Ethical Performance
inside intelligence for responsible business


breathing new life into ethical supply chain management

April 2005

Many CSR practitioners will have heard stories of supply chain auditors who visited a factory in a developing country only to discover that the underage workers they were looking for had slipped out the back.

Experience teaches that ethical supply chain monitoring alone is of only limited effectiveness in improving the lot of workers in factories making goods for western markets. Gap has put huge effort into monitoring its supply chain. But the retailer’s latest CSR report shows almost none of its factories comply with the retailer’s standards, and the company believes violations are more widespread than it has been able to verify. Other companies privately report similar problems.

Faced with rising compliance costs, what can companies do? First, they can integrate community involvement work with supply chain management, as Ikea is seeking to do in Uttar Pradesh (see this page). Child labour, to take one of the compliance targets, did not arise when western businesses moved their manufacturing to developing countries. It was already an established feature of these societies and cultures. To keep costs to a sensible level, companies need to define clearly where their responsibilities end and those of society begin. Promising the world and then finding you cannot deliver risks making a difficult situation worse.

That said, it makes sense to focus on issues as well as process. As in non-financial reporting, the temptation is for inspection and data collection to become a substitute for action. Auditing and compliance are essential, but only as elements in a mix. Senior management and communications teams have to be educated that meeting compliance targets is necessary, but not sufficient.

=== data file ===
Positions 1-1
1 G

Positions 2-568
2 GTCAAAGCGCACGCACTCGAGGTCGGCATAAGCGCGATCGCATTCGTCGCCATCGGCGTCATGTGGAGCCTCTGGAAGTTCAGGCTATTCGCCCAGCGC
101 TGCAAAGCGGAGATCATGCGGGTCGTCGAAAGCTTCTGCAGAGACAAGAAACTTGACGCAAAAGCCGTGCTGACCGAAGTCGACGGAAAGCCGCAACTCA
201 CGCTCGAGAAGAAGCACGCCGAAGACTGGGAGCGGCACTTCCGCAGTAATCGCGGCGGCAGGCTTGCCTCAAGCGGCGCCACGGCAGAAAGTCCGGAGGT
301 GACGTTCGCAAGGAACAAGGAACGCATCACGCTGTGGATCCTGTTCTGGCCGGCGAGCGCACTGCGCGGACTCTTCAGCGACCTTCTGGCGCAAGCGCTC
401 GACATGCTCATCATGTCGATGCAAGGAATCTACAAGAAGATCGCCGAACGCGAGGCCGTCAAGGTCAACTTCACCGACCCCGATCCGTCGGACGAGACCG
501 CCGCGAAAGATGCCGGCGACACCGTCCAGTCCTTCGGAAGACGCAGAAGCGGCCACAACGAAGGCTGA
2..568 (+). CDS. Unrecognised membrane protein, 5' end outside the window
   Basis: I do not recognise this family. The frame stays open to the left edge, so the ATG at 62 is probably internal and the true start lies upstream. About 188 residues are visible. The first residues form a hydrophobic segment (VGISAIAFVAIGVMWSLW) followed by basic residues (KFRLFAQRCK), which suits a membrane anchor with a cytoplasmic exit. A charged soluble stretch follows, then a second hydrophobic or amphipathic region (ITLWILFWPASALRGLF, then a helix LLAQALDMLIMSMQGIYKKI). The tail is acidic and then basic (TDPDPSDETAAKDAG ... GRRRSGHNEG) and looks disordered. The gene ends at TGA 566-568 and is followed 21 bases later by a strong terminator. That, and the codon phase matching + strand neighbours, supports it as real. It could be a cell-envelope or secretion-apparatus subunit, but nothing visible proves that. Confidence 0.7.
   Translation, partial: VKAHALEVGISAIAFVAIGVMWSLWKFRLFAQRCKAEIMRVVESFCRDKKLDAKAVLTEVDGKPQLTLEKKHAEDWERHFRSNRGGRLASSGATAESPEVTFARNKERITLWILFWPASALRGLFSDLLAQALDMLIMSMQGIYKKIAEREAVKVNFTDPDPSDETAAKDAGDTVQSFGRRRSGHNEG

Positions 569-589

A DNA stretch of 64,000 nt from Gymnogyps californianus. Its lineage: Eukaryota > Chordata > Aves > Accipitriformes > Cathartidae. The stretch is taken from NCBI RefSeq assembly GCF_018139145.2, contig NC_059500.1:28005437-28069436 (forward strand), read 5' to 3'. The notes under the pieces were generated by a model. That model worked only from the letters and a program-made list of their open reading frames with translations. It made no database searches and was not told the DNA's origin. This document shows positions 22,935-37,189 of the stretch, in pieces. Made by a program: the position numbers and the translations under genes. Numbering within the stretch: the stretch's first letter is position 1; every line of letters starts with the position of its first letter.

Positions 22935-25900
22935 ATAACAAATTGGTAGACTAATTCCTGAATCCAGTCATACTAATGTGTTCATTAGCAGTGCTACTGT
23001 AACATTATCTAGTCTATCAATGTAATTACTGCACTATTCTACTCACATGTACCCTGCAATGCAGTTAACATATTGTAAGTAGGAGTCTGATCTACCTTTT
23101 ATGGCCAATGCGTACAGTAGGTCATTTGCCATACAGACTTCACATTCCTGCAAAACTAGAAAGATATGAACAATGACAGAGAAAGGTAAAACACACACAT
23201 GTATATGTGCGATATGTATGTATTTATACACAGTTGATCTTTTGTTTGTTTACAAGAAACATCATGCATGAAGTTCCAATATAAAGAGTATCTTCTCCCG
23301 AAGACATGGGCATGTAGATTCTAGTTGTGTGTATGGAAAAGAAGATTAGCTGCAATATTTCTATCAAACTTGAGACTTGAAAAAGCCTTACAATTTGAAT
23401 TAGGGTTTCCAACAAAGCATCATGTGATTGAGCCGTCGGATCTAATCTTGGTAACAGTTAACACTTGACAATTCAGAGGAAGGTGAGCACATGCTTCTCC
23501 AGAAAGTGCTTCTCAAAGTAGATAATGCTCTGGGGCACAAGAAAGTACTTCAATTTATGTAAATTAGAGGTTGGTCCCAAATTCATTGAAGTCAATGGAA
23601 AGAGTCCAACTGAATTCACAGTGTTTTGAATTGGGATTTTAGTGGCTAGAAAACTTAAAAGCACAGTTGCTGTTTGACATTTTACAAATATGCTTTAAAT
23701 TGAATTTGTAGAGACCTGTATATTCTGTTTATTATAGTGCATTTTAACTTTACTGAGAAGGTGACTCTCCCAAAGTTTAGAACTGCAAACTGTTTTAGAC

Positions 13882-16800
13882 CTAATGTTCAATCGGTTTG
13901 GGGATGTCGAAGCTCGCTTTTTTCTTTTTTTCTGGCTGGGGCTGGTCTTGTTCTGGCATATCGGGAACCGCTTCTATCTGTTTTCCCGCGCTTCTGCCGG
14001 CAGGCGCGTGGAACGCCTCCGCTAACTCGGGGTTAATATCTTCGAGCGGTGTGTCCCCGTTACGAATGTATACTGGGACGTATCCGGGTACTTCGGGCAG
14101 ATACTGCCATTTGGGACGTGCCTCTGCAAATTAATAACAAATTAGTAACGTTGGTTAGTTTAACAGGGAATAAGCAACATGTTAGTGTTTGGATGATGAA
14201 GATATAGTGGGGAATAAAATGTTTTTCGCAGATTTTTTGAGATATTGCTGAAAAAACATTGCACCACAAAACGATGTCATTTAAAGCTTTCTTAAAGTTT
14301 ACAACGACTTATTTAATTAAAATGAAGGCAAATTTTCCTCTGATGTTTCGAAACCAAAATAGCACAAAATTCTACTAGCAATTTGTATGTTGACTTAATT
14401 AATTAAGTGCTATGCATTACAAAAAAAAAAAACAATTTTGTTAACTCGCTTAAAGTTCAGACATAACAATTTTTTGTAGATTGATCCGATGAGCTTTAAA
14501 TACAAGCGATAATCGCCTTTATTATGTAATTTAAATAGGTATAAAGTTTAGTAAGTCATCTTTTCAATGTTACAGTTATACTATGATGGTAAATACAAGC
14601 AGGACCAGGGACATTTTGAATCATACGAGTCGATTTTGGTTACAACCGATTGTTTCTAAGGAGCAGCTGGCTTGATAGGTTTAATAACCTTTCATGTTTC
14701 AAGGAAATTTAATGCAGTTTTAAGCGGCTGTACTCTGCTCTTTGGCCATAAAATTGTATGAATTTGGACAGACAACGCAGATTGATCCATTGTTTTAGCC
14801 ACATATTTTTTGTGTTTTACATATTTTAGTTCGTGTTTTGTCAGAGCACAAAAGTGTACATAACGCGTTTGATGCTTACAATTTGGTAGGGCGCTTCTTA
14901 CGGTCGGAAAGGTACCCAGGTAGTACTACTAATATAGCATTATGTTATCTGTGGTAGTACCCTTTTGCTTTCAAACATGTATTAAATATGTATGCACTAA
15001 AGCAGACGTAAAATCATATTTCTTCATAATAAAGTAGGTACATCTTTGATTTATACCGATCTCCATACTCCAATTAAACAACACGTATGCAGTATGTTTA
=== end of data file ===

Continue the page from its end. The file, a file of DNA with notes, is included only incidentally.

Training suppliers, employees and, above all, buyers is likely to have more impact in the long term.

For their part, socially responsible investment analysts need to devise methods of evaluating supply chain management that do not merely reward box-tickers.

Business must engage with non-governmental organizations. Their assistance is essential. Last, but not least, the report to the World Bank (see page one) is right: governments have to become involved. However, they will not do so unless pressed. Government participation would signal to laggard companies and suppliers that they need to take action. At the least, it might ensure existing regulations are enforced.

Fortunately there is a model for how the different actors can be brought together: the Extractive Industries Transparency Initiative, now going from strength to strength.


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